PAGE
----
Flat White

The Libs farewell free markets on electricity

11 December 2018

12:14 PM

11 December 2018

12:14 PM

I’m starting to wonder what the point of the Liberal Party actually is. I was until recently under the misapprehension that as Australia’s foremost party of the centre-right, the Liberals were meant to stand firm on a number of issues; not least minimal government interference in the market and low taxation. Oh, how wrong I was – as this past week has demonstrated.

The Morrison Government’s talk of a ‘big stick’ energy policy, intended as an amendment to the Competition and Consumer Act, was the first red flag, with the scheme reeking of statism. For one, it proposes that the government have the authority to compel power companies to supply electricity on terms of quantity, duration and price that have been determined by the treasurer, for a period of up to three years.

Moreover, the policy would enable the treasurer, through a court order, to compel power companies to sell shares and assets on conditions that the court deems appropriate. The fact that it is the court, and not the treasurer, that would exercise this ‘divestment’ power is only a result of backbench worries about High Court action by power companies; the original plan was for the treasurer to personally oversee forced asset sales. So much for small government…

Clearly, this bill, if it were ever implemented (which is thankfully very unlikely due to lacking crossbench and opposition support) would enable significant government meddling in one of the most important industries in the nation. And all this from an allegedly centre-right party. What’s more, this government power-grab is also unlikely to fix the energy problem. Statism simply doesn’t work. Australia might be rich in resources, but the recent past shows us that is no saving grace when the politicians get it wrong and government interference prevails. Socialist Venezuela has had petrol shortages of late despite having the largest proven oil reserves of any nation in the world. Likewise, the American oil crisis of the nineteen-seventies was greatly exacerbated by government intervention and price controls, with shortages common.


No matter how energy-rich the nation is, it’s not unreasonable to think that if this proposed law were utilised as it could well be utilised, then Australia would face more headaches in the future; with high prices being the least of our worries. The fact that such a proposal is not coming from a beret-wearing Che Guevara type, but a man with an honours degree in ‘applied economic geography’, makes this as bizarre as it is unsettling. The Liberals are having an identity crisis, and central tenets of the centre-right, such as minimal government intervention in the economy, are getting lost in the process.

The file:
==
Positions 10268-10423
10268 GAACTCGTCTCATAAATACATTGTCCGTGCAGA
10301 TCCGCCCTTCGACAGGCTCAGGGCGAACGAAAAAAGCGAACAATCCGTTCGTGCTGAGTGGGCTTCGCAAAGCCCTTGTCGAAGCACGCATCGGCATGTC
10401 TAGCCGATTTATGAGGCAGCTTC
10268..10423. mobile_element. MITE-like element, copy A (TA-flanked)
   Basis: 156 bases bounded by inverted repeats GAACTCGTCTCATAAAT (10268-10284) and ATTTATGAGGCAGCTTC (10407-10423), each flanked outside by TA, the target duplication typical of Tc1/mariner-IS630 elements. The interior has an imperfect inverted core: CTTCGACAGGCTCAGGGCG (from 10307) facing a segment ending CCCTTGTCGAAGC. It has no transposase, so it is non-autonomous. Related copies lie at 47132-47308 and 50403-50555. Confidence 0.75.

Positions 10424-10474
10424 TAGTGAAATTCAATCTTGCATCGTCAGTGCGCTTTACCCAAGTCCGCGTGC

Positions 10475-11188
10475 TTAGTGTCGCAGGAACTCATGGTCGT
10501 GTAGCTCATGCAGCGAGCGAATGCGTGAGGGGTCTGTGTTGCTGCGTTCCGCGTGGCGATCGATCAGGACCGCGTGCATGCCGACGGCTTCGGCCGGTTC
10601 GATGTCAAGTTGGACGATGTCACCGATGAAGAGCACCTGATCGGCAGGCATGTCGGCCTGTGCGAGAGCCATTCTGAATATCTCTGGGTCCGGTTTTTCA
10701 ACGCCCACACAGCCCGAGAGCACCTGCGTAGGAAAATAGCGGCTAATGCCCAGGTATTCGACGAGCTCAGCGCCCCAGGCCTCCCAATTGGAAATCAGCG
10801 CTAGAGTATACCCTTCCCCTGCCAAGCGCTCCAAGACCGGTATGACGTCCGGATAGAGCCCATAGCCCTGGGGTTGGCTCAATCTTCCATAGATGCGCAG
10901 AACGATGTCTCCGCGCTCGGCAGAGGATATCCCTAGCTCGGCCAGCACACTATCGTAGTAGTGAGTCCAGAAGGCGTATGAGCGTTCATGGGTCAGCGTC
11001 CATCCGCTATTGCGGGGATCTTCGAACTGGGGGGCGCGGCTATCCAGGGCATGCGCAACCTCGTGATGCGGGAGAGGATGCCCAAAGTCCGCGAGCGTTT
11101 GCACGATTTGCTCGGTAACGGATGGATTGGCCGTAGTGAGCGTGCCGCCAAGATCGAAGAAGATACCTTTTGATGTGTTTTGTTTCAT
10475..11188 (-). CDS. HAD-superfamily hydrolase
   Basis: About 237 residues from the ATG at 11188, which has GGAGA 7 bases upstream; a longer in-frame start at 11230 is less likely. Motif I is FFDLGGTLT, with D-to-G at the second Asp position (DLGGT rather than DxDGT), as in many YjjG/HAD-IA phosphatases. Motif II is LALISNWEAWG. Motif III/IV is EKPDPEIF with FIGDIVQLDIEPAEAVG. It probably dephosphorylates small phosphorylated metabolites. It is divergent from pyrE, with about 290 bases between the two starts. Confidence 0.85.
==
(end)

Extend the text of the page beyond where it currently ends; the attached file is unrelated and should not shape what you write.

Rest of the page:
Unfortunately, this isn’t the end of it. Lost among all this talk of energy policy and the headline-grabbing arrest of Chris Dawson, was the kerfuffle, excellently reporting in the AFR on Friday, over a new levy on shipped imports that was initially announced in the 2018 budget. This new tax, if we’re calling ‘levies’ what they really are, has been rightly labelled as “a cash grab tariff on trade” by the chief executive of Shipping Australia.

Ostensibly done in the interests of the nation’s biosecurity, the tax is to apply, from July 2019, on all imported materials: such as cars (of which we produce none), fuel (of which we import 90 per cent), household goods and building products, whether or not they actually pose a biosecurity risk! From even such a cursory look, this measure screams ‘tax-grab’. The government is asking consumers (whom the cost of the tax will most likely be passed onto) to pay more for products that are not, or barely even, produced in Australia; irrespective of whether they pose an environmental risk to the nation. Hell, if you aren’t yet convinced on the true nature of this tax, just know that every vessel arriving in Australia already pays a charge meant to cover biosecurity threats anyway.

Why then, at a time when Australians haven’t seen real wage growth in years, does the supposedly centre-right government of Scott Morrison feel the need for a new tax? Well, with an election coming up, the man has got electorates to porkbarrel and voters to buy off, and so is opting for the politics of tax and spend. Sound familiar? It should. Parties of the economic Left have been doing it for years, but why oh why is it coming in such a blatant fashion from the Liberals now?

While industry groups have won some concessions on the biosecurity levy, with the proposed amount of the tax being reduced, it actually gets worse. This disastrous tax has now been extended to cover ships carrying exports; directly affecting the profitability of Australian goods sold overseas. The bulk of this estimated $125 million tax burden is to be borne by the minerals sector; employers of thousands of hard-working Australians, and vital to our national economy.

So there you have it, massive government interference in the energy sector and economic self-harm through the raising of prices for consumers, and the damaging of export competitiveness. And to what end? A policy that would be unlikely to have a positive impact in the energy market; and a government cash-boost only necessary because the Liberals don’t have the guts to cut egregious waste and spending in the public sector.

I present to you ladies and gentlemen, the modern Liberal Party.

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